Sometimes there is no other way to describe crazy but crazy. This active mother loggerhead not only crawled up and down the beach making several U turns but also created what looked like a second nest!   ATV driver Paul K found the nest and stayed around to do a wonderful job of educating visitors. Paul was riding one of our brand new ATVs!

Paul K and the new ATV funded by the Outer Banks Community Foundation. Thank you OBCF!! Thank you Paul!

On her way to her nesting site mama turtle made several U Turns and a suspicious mound that was NOT her nest!  .

And finally the nest! You can see part of her long incoming crawl in the background. She came in, laid her eggs, and crawled over the nest to exit left. Incoming crawl, outgoing crawl and nest marked with flags.

After laying her nest she crawled a long way parallel to the ocean and then finally left the beach. This loggerhead was behaving more like a green turtle! (Greens are know for long crazy crawls)

Nest 4 and a member of the response team, Peggy C


Early Wed evening on Aug 5th, John, the nest parent went to listen to the nest with his hydrophone to see how much progress nest 4 was making. After hearing a few faint waterfall sounds (sounds of hatchlings moving around under the sand), a 4″ wide sink hole formed. John then called for reinforcements and together they heard occasional waterfall sounds for a while followed by silence.The Acoustic Monitoring Project team arrived at 10 PM and stayed to record sounds for a while.

Early Thursday morning John returned to the nest and discovered the nest had been dug up by at a fox. Strewn around the nest site were a number of completely empty shells and a few eggs that had been ripped open but still contained egg white and yolk. John eventually identified 27 hatchling tracks leading all the way to the water.  Curious tourists found two hatchlings out on the beach.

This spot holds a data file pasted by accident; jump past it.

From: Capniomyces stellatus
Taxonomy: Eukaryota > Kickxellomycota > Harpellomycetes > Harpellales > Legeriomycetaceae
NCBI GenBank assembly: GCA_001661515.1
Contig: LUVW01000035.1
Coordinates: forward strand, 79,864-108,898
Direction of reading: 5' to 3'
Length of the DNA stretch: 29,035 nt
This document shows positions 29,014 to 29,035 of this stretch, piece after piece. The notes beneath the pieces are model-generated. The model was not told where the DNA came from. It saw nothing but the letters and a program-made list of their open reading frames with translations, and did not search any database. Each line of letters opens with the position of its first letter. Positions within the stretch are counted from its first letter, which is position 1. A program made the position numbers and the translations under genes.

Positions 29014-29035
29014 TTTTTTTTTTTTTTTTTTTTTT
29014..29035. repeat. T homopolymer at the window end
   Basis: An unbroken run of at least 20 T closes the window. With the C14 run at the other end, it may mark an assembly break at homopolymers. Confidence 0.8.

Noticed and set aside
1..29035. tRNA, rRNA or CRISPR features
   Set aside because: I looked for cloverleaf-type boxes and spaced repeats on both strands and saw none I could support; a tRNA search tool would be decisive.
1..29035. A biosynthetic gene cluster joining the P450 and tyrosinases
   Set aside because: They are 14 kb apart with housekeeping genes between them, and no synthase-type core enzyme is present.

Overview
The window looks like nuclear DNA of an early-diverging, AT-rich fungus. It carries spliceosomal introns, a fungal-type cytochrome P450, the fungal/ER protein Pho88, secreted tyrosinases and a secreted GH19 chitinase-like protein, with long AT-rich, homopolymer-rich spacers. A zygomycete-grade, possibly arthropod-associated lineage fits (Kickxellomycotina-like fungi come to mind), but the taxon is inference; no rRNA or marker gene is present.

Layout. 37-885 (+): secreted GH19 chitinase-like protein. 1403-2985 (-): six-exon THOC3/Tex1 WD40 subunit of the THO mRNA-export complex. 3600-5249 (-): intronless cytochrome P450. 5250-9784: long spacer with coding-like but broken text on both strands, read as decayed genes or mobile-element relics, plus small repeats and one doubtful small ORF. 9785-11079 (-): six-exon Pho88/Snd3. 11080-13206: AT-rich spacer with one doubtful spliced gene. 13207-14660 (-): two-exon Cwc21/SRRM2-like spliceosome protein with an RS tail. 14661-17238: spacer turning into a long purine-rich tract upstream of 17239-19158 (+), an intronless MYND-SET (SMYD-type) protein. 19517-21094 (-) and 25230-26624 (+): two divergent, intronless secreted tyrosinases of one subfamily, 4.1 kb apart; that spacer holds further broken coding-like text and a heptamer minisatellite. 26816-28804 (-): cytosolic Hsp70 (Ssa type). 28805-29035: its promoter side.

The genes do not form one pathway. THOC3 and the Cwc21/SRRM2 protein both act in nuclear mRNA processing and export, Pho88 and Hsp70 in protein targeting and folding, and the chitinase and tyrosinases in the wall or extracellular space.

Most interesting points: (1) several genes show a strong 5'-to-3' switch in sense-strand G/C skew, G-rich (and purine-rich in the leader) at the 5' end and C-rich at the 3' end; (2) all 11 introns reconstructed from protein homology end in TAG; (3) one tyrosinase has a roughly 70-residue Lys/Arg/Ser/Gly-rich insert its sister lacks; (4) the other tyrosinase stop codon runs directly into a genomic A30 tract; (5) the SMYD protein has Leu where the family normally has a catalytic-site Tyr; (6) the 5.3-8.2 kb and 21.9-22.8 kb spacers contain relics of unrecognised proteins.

After talking to Karen Clark, our Science Advisor, John started to excavate the nest and immediately found a number of empty shells typical with an emergence, a few ripped open eggs containing undeveloped egg white/yolk, and two hatchlings.  Further excavation revealed more empty shells, 5 pipped eggs (shells cracked open with hatchlings still inside) and an unknown number of unhatched eggs below them. At this point, the nest was reburied in hopes the rest of the nest would emerge normally.

The Nest #4 team monitored the nest on Thurs – Sunday nights and did not hear or see any activity. Karen Clark decided to excavate the nest on Monday evening, August 10th. During the excavation they discovered 15 live hatchlings, one dead hatchling, and 10 unhatched eggs. its important to note that hatchlings generally stay beneath the sand for several days before emerging from the nest.

Hatchlings found in Nest 4

The final statistics for Nest 4 are 42 live hatchlings to ocean, 70 empty shells, 14 eggs damaged by fox, and 10 unhatched eggs. Despite all the challenges Nest 4 was still a successful nest!

Live hatchlings found at excavation and released to the ocean


  • nest number: 4
  • town: Nags Head
  • date eggs laid: 06/11/2020
  • actual emergence date: unknown due to fox predation
  • live hatchlings: 42
  • total eggs: approx 94 some fox predation

See all active nests